More About the Author
Jane Hirshfield is the author of seven collections of poetry, including the newly released COME, THIEF (Knopf, 2011), AFTER (HarperCollins, 2006), which was named a "Best Book of 2006" by The Washington Post, The San Francisco Chronicle, and England's Financial Times, and a finalist for England's prestigious T.S. Eliot Prize; GIVEN SUGAR, GIVEN SALT (finalist for the 2001 National Book Critics Circle Award, and winner of the Bay Area Book Reviewers Award), THE LIVES OF THE HEART, THE OCTOBER PALACE, and OF GRAVITY & ANGELS, as well as a now-classic book of essays, NINE GATES: ENTERING THE MIND OF POETRY. She is also the author of THE HEART OF HAIKU, an Amazon Kindle Single exploring the essence of haiku and its 17th-century founding poet, Matsuo Basho, which was named a "Best Kindle Single" and an "Amazon Best Book of 2011."
Hirshfield has also edited and/or co-translated three books collecting the work of poets from the past: THE INK DARK MOON: Love Poems by Komachi & Shikibu, Women of the Ancient Court of Japan, WOMEN IN PRAISE OF THE SACRED: 43 Centuries of Spiritual Poetry by Women, and, with Robert Bly, MIRABAI: ECSTATIC POEMS.
Hirshfield's other honors include The Poetry Center Book Award; fellowships from the Guggenheim and Rockefeller Foundations, the National Endowment for the Arts, and the Academy of American Poets; Columbia University's Translation Center Award; and the Commonwealth Club of California's California Book Award. Her work has appeared in The New Yorker, The Atlantic, The Nation, The American Poetry Review, Poetry, McSweeney's, Orion, seven volumes of The Best American Poetry (including the forthcoming 25th anniversary Best of the Best American Poetry volume), and many other publications, and has been featured numerous times on Garrison Keillor's Writers Almanac program, as well as in two Bill Moyers PBS television specials. In fall 2004, Jane Hirshfield was awarded the 70th Academy Fellowship for distinguished poetic achievement by The Academy of American Poets, an honor formerly held by such poets as Robert Frost, Ezra Pound, William Carlos Williams, and Elizabeth Bishop. In 2012, she was elected a chancellor of the Academy of American Poets, and also named the third recipient of the Donald Hall--Jane Kenyon Award in American Poetry.
Hirshfield's work has been called "passionate and radiant" by the New York Times Book Review, and After was described in the San Francisco Chronicle's Book Review as evidencing "the grasp of a master" and "filled with somber, judiciously lit treasures." A starred review in Booklist describes "poems of exquisite restraint and meticulous reasoning," while a British magazine, Agenda, states, "The poems' realized ambition is wisdom." The Washington Post describes Hirshfield as taking her place in the "pantheon of modern masters." Never a full-time academic, Hirshfield has been a visiting professor at UC Berkeley and elsewhere, a member of the Bennington College MFA faculty, and has appeared at writers conferences, literary centers, and festivals both in this country and abroad. Her books have appeared on bestseller lists in San Francisco, Detroit, Canberra, and Krakow.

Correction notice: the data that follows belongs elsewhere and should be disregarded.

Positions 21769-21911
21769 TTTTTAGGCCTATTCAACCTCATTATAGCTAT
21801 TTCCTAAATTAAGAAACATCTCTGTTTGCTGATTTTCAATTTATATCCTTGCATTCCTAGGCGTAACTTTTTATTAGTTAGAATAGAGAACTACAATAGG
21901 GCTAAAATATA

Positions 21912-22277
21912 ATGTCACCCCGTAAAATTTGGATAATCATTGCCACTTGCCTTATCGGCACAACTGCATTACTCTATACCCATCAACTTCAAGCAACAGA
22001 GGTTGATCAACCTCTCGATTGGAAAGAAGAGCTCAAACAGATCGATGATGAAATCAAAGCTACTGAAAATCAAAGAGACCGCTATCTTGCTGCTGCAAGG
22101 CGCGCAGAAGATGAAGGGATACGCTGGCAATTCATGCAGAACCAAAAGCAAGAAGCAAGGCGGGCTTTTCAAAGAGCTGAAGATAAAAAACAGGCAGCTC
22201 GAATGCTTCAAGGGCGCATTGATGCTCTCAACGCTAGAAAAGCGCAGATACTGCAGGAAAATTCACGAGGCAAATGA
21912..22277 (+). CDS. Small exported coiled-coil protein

Jane Hirshfield was born in New York City in 1953 and was a member of the first graduating class at Princeton University to include women. After graduating, she did a year of farm labor in New Jersey before moving west in a Dodge van with tie-dyed curtains. She studied Soto Zen intensively for eight years, including three in monastic practice at Tassajara Zen Mountain Center in the wilderness inland from Big Sur, and received lay ordination in 1979. She has cooked at Greens Restaurant in San Francisco, driven 18-wheel truck, worked as the independent editor of several books that have sold in the millions, and spent four years living without electricity. She now lives in the San Francisco Bay Area in a small white house surrounded by fruit trees, a vegetable garden, lavender, and roses, with scientist Carl Pabo.